Jeff Harlib – Barclays Capital

Hi. Good morning.

Robert Mundy

Good morning, Jeff.

Jeff Harlib – Barclays Capital

The 3Q, just can you help us how, given you were running full out in Q2 and your inventories are low, it looks like you’re looking for a decent improvement in shipments. How are you going to meet that with your current capacity?

Robert Mundy

Yeah. It -- we do expect an improvement over the second quarter and it was a strong second quarter from a volume perspective. Mike mentioned our inventory situation is low, but we feel comfortable that we will be able to service everything we need and you know, we did have those couple of maintenance outages in the second quarter, Jeff and did not run particularly well in one of those months during the quarter. So sort of add that up and we feel that volumes will be up and that we will be okay.

Jeff Harlib – Barclays Capital

Okay. And just on your water backlog and lead times, headed into the seasonally strong period here, can you comment on that? And also picking coated groundwood versus coated freesheet, it appeared that ground wood is a good amount tighter than freesheet. What do you think?

Mike Jackson

Yeah. I would say with your last comment that coated groundwood is tighter than coated freesheet. I would say that maybe I’ll take you back a it, but we saw some pretty significant increases in demand really early on. And we went into an allocation process really months ago.

And so I think to Bob’s point, where we’re giving our customers what we allocated and what we committed to supply and I think that has worked out well. We caught this thing early on so we were able to communicate it. We could see it coming and I think Bob made an excellent point in terms of our manufacturing.

I mean we -- even though we’re low on inventory, we have the capacity or the capability to deal with these two-order call-in orders, if you will and it’s being demonstrated already in the third quarter. So I think between those -- the allocation process, better productivity and we do have inventory. It’s just not as high as it has been in the past. I think we will be in good shape.

Jeff Harlib – Barclays Capital

Okay. Thanks.

Operator

Our next question comes from [Troy Gold] with Oppenheimer.

Troy Gold – Oppenheimer

Can you talk about postal rate hikes or the potential for them and then also over a traditional cycle when postal rates, if they go higher, do you see a slight decline or any change in volumes from the catalog?

Robert Mundy

Yeah. Well, it’ll certainly, if it does go through, there’s no question in our mind that there will be an impact. However, there’s a tremendous amount of opposition to that increase. You know, one is if you look at some of the details behind asking for the increase, it really doesn’t fit the definition of how the postal service can go and ask for an increase. I guess, the other thing I would say is, from an industry perspective it’s both magazines and ourselves, as paper suppliers and many other folks are participating in some pretty significant discussions with the government around this doesn’t really make sense. And, they haven’t even executed the Saturday, the No Saturday Delivery and now they are asking for another 8%. So I think there’s a long way to go before this thing is put to bed.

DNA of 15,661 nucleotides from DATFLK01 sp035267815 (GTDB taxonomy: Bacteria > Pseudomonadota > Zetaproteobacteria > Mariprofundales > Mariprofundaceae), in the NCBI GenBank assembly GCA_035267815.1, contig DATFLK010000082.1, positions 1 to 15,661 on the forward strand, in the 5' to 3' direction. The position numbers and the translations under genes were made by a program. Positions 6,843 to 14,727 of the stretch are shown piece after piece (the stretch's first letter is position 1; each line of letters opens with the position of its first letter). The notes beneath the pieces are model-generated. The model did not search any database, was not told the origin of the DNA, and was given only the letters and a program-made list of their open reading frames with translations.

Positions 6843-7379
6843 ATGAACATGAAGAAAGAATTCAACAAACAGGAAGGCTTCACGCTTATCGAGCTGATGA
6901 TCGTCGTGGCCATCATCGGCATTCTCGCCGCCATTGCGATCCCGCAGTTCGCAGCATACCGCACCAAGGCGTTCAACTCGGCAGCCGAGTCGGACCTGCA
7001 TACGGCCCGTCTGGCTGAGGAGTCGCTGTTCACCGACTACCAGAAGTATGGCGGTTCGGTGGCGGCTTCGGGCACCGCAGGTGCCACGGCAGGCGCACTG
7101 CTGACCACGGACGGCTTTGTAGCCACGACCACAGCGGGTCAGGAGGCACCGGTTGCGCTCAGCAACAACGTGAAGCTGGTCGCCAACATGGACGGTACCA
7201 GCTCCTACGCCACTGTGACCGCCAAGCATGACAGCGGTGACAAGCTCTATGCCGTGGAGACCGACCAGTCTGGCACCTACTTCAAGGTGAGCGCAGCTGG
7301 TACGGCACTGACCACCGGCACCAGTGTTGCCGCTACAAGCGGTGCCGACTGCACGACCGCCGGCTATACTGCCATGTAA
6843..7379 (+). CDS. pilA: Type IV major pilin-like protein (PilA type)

Troy Gold – Oppenheimer

Okay. Great. And then, also, on a seasonal basis, just to get a sense of how much it -- on a sequential basis from the second quarter to third quarter, how much in volumes do you get just on – just pickup from the catalog season, in a traditional cycle?

Robert Mundy

Well, it’s, traditionally and Mike, I think, Mike made a reference to this earlier, you would see the third quarter has always been our largest volume quarter primarily because of the buildup for the catalog season. We’ve seen that sort of -- it’s a little more spread and it’s in the third, but even somewhat now into the fourth and that has actually been happening for the last few years. But that is something that we will -- we’re ready -- we anticipate happening and that is why we think our volumes will be improved even though they have been very strong in the first half.

Troy Gold – Oppenheimer

Okay. Great. Thank you.

Operator

Our next question comes from Richard Kus with Jefferies.

Richard Kus – Jefferies

Hey, guys. Can you actually put a number around the tonnage you think you might have lost as a result of some of those outage issues in June?